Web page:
6. Siriraj Medical Museum
The world class Siriraj Hospital is also home to one of Bangkok’s weirdest attractions, the rather macabre Forensic and Pathology Museum, which features all sorts of ghoulish displays, ranging from dead bodies and mummified corpses of murderers and accident victims to genetically mutated babies that sit floating in jars of formaldehyde! Body parts, skeletons, and victims of various parasites round out the collection of horrors. Despite how gruesome it all sounds, the museum (which is actually a collection of six separate museums) is pretty informative, and meant as a living learning lab for medical students and forensic professionals as well as the casual visitor with an interest in the bizarre!
7. Muang Boran
Muang Boran, which means “ancient city” in Thai, is an immense outdoor museum spread over 240 acres on grounds that are sculpted to resemble Thailand. The museum, supposedly the world’s largest outdoor one, has over 100 miniature replicas of famous Thai buildings and sites, all of them placed on the grounds in geographic preciseness to their real counterparts. The famous temples of Sukhothai and the ancient capital of Ayutthaya are here, as is the well known Phimai sanctuary from Nakhon Ratchasima, and there is also a model of the disputed Phra Wihan (known as Preah Vihear to the Cambodians) Khmer temple on the border. This being Thailand, there is also a floating market here along with the requisite grilled chicken and som tam papaya salad to keep visitors sated.
8. Suan Pakkad Palace
This relatively unknown gem was the former palace of Prince Paribatra, grandson of King Rama V, and is a series of eight traditional reconstructed Thai houses which are full of memorabilia of the Prince’s artistic collection, including musical instruments, glass and laquerware, and paintings. In addition to the beautiful traditional homes, the museum also houses pottery from Ban Chiang. Ban Chiang is a UNESCO World Heritage site in northeastern Thailand, where pottery shards were discovered by an American archaeology student who accidently tripped on a root while returning from a dig in the mid 1960’s, and came face to face with ceramic pieces that ended up dating back to 2000 BC, one of the most ancient Bronze Age cultures in the world.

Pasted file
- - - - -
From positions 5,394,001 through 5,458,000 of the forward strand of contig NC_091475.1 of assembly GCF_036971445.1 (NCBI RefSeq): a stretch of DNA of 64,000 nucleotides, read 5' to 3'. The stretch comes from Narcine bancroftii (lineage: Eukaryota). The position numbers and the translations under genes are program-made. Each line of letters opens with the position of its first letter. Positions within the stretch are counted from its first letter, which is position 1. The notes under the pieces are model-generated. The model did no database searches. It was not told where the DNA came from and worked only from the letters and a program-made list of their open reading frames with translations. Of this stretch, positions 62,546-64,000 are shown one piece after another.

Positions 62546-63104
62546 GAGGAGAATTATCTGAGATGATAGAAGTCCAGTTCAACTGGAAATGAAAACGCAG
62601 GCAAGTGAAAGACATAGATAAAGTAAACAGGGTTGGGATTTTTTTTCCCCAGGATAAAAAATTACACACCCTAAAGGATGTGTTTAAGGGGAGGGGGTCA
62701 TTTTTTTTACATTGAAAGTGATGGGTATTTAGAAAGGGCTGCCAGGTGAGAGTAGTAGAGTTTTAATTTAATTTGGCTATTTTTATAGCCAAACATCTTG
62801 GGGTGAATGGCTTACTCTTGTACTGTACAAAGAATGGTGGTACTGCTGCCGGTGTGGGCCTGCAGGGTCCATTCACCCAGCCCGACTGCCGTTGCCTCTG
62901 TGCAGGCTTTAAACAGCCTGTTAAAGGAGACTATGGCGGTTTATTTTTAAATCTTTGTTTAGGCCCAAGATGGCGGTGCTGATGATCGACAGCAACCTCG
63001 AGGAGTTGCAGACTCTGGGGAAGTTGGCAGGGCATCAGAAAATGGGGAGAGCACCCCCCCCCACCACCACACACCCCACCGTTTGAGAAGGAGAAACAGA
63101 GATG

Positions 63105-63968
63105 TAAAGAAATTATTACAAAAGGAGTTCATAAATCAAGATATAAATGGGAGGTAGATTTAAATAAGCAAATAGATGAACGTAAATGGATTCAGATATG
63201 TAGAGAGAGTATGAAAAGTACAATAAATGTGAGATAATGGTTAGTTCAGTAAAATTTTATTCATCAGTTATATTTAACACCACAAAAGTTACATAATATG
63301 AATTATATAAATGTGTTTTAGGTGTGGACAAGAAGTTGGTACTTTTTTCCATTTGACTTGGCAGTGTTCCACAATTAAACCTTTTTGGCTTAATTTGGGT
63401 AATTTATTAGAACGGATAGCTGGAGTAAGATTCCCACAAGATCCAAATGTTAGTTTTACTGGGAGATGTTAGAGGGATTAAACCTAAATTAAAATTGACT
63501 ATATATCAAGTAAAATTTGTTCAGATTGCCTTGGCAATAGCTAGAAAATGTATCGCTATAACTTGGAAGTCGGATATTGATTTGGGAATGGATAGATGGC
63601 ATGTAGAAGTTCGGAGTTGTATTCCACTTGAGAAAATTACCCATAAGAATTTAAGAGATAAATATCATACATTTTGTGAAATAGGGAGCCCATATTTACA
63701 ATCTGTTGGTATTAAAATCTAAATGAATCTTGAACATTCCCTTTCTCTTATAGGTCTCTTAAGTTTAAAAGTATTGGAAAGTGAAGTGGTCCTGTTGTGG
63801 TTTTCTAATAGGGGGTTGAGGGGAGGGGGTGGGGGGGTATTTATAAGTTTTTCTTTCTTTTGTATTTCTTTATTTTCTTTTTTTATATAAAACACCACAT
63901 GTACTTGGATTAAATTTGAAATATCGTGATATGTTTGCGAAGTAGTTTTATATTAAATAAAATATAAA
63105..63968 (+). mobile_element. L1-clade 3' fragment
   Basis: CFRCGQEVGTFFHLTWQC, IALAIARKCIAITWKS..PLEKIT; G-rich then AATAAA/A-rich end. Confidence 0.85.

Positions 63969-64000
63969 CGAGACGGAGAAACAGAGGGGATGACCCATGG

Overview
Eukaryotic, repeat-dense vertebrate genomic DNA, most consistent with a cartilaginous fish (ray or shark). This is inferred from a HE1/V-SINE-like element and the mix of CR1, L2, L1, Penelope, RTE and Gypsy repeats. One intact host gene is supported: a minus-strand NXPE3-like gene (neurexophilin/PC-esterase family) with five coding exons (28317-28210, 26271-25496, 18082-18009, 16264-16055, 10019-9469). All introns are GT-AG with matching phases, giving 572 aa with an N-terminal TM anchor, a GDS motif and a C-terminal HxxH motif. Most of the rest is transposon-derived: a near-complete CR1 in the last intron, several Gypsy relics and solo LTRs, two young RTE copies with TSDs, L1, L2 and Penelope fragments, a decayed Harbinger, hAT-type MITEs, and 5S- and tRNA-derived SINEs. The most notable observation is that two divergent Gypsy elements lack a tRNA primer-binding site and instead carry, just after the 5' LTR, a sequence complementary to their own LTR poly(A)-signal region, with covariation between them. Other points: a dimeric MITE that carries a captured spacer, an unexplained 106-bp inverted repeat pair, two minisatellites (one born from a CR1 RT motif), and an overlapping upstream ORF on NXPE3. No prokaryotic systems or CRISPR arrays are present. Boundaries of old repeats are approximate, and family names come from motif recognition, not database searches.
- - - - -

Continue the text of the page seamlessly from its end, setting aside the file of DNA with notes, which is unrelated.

9. Jim Thompson House
A former New York architect who came to Thailand as a soldier in WWII, Jim Thompson is known for re-establishing the Thai silk industry. His beautiful traditional home, renovated from several up-country buildings, house a fine and priceless collection of Asian art, silk, and pay homage to the man who received the royal Order of the White Elephant and who mysteriously disappeared in the jungles of Malaysia. His house, which has changed little since he vanished in 1967, is a series of six traditional teak wood homes, with curved roofs and naga mythical serpent motifs, set amidst pleasant gardens. The Thompson House also features an art center that has ongoing exhibitions, multimedia presentations, and guest lectures.
10. Condom Museum
Another one of Bangkok’s quirkier attractions, and given its reputation for the naughty nightlife, perhaps a well needed one. Far from just a barrel of laughs, the recently opened Condom Museum is an effort by the Ministry of Health to get Thais to overcome their negative images of condom usage. The museum is tucked into the back of the sprawling Ministry of Health complex, and has several small rooms that show the history of condom awareness and manufacturing in Thailand (Thailand is actually one of the world’s largest producers of condoms). There are sizes, colors, and flavors of every spectrum on display. Even more interesting are the strength and endurance testing rooms, where staff will show you just how far a piece of rubber can stretch!
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